The briefing will take place at the Phoenix Mission Science Operations Center at the UA, will be carried live on NASA TV's Media and Public Channels and will also be Web cast.
Briefing participants will include:- Peter Smith; Phoenix Principal Investigator; UA
- Nilton Renno; Phoenix Science Team Member, Atmosphere; University of Michigan, Ann Arbor
To participate in the question-and-answer session by phone, reporters must contact the UA (520-626-1974) or JPL Media Relations (818-354-5011) by 11:30 a.m. PDT (2:30 p.m. EDT) on June 13 for the call-in number.
In the continental United States, NASA Television's Public and Media channels are carried by MPEG-2 digital C-band signal on AMC-6, at 72 degrees west longitude, Transponder 17C, 4040 MHz, vertical polarization. They're available in Alaska and Hawaii on an MPEG-2 digital C-band signal accessed via satellite AMC-7, transponder 18C, 137 degrees west longitude, 4060 MHz, vertical polarization. A Digital Video Broadcast compliant Integrated Receiver Decoder is required for reception. To view the Web cast, go to www.nasa.gov/ntv and click on Media Channel.
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The nearby, giant radio galaxy M87 hosts a supermassive black hole (BH) and is well-known for its bright jet dominating the spectrum over ten orders of magnitude in frequency. Due to its proximity, jet prominence, and the large black hole mass, M87 is the best laboratory for investigating the formation, acceleration, and collimation of relativistic jets. A research team led by Silke Britzen from the Max Planck Institute for Radio Astronomy in Bonn, Germany, has found strong indication for turbulent processes connecting the accretion disk and the jet of that galaxy providing insights into the longstanding problem of the origin of astrophysical jets.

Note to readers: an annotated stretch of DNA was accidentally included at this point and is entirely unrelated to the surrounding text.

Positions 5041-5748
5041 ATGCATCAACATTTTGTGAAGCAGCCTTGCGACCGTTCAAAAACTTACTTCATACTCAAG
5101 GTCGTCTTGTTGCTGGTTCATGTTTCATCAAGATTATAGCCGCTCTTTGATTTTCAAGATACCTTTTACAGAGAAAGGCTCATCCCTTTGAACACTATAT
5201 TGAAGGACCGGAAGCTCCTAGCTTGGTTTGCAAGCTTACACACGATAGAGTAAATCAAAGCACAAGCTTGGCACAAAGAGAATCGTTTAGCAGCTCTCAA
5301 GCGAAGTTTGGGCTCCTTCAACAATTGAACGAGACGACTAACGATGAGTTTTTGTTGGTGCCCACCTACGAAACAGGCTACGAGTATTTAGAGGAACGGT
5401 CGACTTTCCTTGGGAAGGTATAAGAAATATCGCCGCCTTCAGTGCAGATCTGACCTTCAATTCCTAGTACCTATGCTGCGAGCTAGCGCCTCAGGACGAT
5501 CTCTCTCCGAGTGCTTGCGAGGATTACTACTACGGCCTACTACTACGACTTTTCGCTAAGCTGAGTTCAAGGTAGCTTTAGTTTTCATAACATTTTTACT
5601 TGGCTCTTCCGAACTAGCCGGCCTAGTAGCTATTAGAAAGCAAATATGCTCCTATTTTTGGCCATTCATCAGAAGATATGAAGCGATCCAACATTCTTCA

Supermassive black holes form some of the most enigmatic phenomena in astrophysics. Their enormous energy output is supposed to be generated by the...
The probability to find a certain number of photons inside a laser pulse usually corresponds to a classical distribution of independent events, the so-called...
Microprocessors based on atomically thin materials hold the promise of the evolution of traditional processors as well as new applications in the field of flexible electronics. Now, a TU Wien research team led by Thomas Müller has made a breakthrough in this field as part of an ongoing research project.
Two-dimensional materials, or 2D materials for short, are extremely versatile, although – or often more precisely because – they are made up of just one or a...
Two researchers at Heidelberg University have developed a model system that enables a better understanding of the processes in a quantum-physical experiment...
Glaciers might seem rather inhospitable environments. However, they are home to a diverse and vibrant microbial community. It’s becoming increasingly clear that they play a bigger role in the carbon cycle than previously thought.
A new study, now published in the journal Nature Geoscience, shows how microbial communities in melting glaciers contribute to the Earth’s carbon cycle, a...
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